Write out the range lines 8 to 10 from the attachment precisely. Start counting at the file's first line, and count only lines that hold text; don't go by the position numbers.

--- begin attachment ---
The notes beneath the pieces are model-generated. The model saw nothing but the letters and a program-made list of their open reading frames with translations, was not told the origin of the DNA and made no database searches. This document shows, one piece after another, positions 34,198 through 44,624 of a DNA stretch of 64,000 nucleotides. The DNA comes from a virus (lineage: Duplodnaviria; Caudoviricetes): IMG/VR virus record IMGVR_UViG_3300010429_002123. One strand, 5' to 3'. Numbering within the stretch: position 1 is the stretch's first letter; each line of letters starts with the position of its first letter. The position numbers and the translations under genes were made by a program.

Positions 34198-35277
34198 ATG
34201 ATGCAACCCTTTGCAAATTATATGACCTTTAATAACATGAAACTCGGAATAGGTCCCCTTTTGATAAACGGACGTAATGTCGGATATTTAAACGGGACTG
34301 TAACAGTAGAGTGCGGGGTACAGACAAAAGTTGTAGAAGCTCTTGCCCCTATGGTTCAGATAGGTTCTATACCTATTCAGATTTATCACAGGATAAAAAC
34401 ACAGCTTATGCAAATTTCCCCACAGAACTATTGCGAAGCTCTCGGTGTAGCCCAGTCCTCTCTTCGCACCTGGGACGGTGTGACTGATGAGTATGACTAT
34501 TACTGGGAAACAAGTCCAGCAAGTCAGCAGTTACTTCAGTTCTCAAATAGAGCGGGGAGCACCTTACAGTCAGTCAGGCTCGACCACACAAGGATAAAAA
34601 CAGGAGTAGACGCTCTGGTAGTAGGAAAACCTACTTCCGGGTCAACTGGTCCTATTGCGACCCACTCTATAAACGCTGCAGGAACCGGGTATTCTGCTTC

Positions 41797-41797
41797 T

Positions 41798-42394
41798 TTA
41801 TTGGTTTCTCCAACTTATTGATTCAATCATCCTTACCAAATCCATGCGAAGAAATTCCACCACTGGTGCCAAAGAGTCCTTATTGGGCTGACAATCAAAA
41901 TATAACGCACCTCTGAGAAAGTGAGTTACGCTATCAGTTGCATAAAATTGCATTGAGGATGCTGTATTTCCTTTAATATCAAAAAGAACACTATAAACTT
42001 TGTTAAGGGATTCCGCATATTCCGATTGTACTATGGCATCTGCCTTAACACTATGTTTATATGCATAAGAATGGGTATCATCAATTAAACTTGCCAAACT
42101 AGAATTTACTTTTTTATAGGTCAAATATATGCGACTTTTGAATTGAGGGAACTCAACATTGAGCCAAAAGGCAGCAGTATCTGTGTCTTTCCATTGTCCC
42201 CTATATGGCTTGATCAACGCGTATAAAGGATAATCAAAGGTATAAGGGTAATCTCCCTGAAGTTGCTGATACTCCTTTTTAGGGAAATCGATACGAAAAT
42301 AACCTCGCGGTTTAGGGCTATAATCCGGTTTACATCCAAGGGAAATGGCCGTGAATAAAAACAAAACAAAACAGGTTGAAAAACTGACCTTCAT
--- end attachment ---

34601 CAGGAGTAGACGCTCTGGTAGTAGGAAAACCTACTTCCGGGTCAACTGGTCCTATTGCGACCCACTCTATAAACGCTGCAGGAACCGGGTATTCTGCTTC

Positions 41797-41797
41797 T